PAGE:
The Center at Jenkins Arboretum & Gardens is open 365 days a year from 9am – 4pm; so, the public can come visit in every season and experience the vistas from our “tree house” looking over the acres of beautiful gardens and venture out to walk the paths for up-close enjoyment of our world class collection of rhododendrons and azaleas, as well as our perennial native wildflowers. After all, It’s really all about the gardens!
CEE JAY FREDERICK received a Bachelor of Science in Landscape Architecture from Rutgers University, a Master of Landscape Architecture from The Harvard Graduate School of Design, and a Bachelor of Architecture from Drexel University. He is the principal designer in the firm of Cee Jay Frederick Associates (www.cjfa.com), Design and Planning Consultants, located in West Chester, PA.
“Whether it be the sweeping eagle in his flight, or the open apple-blossom, the toiling work-horse, the blithe swan, the branching oak, the winding stream at its base, the drifting clouds, over all the coursing sun, form ever follows function, and this is the law. Where function does not change, form does not change. The granite rocks, the ever-brooding hills, remain for ages; the lightning lives, comes into shape, and dies, in a twinkling.It is the pervading law of all things organic and inorganic, of all things physical and metaphysical, of all things human and all things superhuman, of all true manifestations of the head, of the heart, of the soul, that the life is recognizable in its expression, that form ever follows function. This is the law.”
– Louis Henry Sullivan, Architect “Father of Modernism” b. 1856 d. 1924
This exhibition is open to all. Members as well as non-members are encouraged to participate.
This exhibition is open to all. Members as well as non-members are encouraged to participate.
All photographs MUST have been taken at Jenkins Arboretum & Gardens, preferably within the past few years.
Photographs may be any subject matter ( owers, trees, autumn, leaves, insects, birds, landscapes, etc.)
All styles will be accepted, and will be assigned to one of two categories – “Close- ups” and “Open”.
Submission may be any size.
All artwork must be framed and ready to hang in a presentation that conveys professionalism, though judging will be based only on the quality of the image.
Submissions MUST be delivered to the Arboretum any time between 9:00 am and 4:00 pm from Monday, Feb. 5th through Friday, Feb. 9th. No submissions will be accepted after Friday, Feb. 9th.
Please include an entry card with each submission.
We must limit submissions to 5 per applicant.
Members: $10 for the first submission and $5 for each additional submission.
Non Members: $20 for the first submission and $10 for each additional submission.
Photographers may choose to make their work available for purchase, but this is not a requirement.
All sales must be handled between the photographer and the purchaser.
Photographs that are sold must still remain on display until the conclusion of the exhibition.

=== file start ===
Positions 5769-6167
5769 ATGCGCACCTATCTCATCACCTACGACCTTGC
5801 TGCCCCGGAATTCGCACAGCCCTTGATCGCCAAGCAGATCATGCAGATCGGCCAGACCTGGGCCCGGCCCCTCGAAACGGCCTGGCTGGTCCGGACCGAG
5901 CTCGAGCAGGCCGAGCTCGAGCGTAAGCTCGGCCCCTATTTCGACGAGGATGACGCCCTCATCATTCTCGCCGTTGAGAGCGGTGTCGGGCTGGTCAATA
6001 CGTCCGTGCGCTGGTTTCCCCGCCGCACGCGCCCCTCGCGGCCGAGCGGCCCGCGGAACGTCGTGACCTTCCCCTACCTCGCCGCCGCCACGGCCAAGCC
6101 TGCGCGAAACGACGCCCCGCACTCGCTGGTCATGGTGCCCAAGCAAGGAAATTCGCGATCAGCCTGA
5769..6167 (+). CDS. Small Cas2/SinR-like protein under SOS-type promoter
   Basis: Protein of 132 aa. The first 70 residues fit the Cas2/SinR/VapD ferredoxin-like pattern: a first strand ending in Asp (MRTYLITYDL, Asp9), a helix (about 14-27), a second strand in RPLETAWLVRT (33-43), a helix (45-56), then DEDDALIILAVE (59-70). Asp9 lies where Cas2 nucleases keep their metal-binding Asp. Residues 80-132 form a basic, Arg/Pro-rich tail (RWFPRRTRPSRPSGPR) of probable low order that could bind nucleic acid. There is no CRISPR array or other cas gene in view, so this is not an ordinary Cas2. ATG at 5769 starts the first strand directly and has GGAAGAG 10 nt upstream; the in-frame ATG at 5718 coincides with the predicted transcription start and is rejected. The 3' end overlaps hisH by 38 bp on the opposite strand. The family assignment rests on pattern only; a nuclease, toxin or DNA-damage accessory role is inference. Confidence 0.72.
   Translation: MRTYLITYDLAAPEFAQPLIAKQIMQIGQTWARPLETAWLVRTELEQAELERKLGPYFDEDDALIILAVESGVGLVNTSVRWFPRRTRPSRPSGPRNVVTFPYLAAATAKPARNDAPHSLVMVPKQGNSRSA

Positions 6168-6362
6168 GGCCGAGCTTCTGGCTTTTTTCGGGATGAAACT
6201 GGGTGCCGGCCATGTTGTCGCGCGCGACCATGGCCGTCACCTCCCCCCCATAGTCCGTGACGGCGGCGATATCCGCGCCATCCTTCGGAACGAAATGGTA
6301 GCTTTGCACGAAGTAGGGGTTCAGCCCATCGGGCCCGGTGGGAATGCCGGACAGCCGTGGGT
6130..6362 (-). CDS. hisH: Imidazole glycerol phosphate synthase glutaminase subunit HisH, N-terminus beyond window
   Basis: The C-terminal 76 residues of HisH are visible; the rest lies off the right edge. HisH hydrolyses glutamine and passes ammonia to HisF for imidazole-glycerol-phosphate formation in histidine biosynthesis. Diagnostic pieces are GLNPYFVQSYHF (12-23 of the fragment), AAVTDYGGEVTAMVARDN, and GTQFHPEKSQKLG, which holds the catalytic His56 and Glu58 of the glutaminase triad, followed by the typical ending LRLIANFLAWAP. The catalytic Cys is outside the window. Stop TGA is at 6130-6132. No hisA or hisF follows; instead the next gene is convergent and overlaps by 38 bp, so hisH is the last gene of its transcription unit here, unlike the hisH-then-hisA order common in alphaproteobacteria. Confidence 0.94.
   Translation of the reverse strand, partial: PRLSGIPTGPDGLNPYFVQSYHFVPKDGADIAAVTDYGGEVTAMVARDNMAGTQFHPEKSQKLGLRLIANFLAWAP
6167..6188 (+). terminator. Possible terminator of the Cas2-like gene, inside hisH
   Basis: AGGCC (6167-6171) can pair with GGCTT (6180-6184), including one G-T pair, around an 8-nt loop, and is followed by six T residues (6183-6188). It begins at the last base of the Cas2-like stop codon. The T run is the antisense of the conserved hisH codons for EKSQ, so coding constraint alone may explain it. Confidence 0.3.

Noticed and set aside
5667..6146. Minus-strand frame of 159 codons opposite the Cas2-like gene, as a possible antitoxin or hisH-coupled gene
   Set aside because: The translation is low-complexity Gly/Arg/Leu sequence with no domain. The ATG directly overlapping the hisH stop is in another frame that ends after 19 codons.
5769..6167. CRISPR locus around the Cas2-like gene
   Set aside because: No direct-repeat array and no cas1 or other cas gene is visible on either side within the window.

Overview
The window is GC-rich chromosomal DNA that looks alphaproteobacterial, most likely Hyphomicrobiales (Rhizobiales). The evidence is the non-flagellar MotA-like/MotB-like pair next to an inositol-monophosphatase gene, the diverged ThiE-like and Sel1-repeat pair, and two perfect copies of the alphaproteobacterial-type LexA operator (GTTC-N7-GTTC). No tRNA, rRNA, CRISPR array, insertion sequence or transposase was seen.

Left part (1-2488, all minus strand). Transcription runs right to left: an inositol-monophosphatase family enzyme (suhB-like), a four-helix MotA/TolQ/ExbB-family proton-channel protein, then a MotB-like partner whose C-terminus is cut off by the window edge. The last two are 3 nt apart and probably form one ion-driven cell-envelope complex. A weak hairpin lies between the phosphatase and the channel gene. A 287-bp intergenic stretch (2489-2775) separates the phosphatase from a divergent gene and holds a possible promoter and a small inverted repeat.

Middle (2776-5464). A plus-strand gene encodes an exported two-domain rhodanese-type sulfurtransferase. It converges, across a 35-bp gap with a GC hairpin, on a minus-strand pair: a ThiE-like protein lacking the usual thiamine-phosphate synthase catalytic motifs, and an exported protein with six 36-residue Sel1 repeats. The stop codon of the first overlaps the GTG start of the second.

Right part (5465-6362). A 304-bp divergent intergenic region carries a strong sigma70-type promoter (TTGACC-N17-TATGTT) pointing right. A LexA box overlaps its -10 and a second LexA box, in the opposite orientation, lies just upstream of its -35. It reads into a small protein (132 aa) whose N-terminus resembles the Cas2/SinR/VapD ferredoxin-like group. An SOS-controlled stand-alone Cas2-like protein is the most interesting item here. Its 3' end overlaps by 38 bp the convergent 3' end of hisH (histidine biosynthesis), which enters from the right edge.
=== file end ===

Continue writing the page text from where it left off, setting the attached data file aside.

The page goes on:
Judges will select a first, second and third place in each category and monetary awards will be given for each. The amount of these awards is $100 for first, $75 for second, and $50 for third place.
In addition to the recognition and monetary award, the winners of each category will be invited to present a slideshow at the closing reception. This slideshow allows winners to show selected photographs from their entire body of work.
A closing reception will be held from 2:00-4:00 on March 18th and will include a Juror’s Talk and the winning artist’s slide show.
If you are familiar with Jenkins Arboretum & Gardens, you’ve surely delighted in the spring display of azaleas, mountain laurels, and rhododendrons. You have probably also witnessed the summer wildflowers and the corresponding menagerie of bees, butterflies, and birds of all kinds. Then, of course, comes fall and its vibrant collage of colors unmatched by any other
season, but what on earth is there to see in the winter? There is more than you might realize.
Many have written about plants with winter interest ranging from those with beautiful bark and interesting form, to evergreen foliage and yes, even flowers. There is more of course; mother nature frequently graces us with a blanket of snow or thin coating of ice, and though it doesn’t make getting to the Arboretum very easy, the view of the untouched winter landscape makes it worth the effort. This article, however, goes beyond the beautiful and into the functional as the Arboretum becomes a sanctuary for overwintering birds.
Winter is a fragile time for birds; most do not migrate and, without insects to feed on, food gets scarce. They still need enough fat and calories to keep themselves going through winter and the Arboretum provides for them a much-needed smorgasbord. Scattered throughout the gardens are hundreds of plants that provide an abundance of seeds and berries for these overwintering birds. Many of these berries are, in fact, quite beautiful.
The bright red berries of American holly contrasted against its dark, evergreen foliage is a striking, classic landscape feature. The waxy blue berries of red cedar and bayberry create a subtle blue haze as seen from the distance. Winterberry holly berries, with all of their forms and color variations are lovely covered with cardinals and a thin layer of snow. Red and black chokeberries as well as highbush cranberries can be seen all through winter as they sweeten with time and give the birds something to snack on only after they’ve plucked the bounties from all of the others. Bright purple beautyberries and bright pink coralberries form in clusters along long, arching stems. Hawthorns and crabapples are adorned with hundreds of small red fruits that dangle from their branches like holiday ornaments. Rose hips can be found on several of our native beauties and sumacs display much underappreciated clusters of fuzzy red berries.
The fruits, the bark, the forms and the flowers, all against an evergreen backdrop of rhododendrons and hollies makes Jenkins Arboretum & Gardens a special place to visit in wintertime. While you are here, watch for the birds through the deciduous forest. The cardinals, nuthatches, finches, wrens, chickadees and titmice will lead you to their favorite winter fruits. We hope you’ll enjoy them as much as they do.
– Steve Wright, Director of Horticulture/ Curator of Plant Collections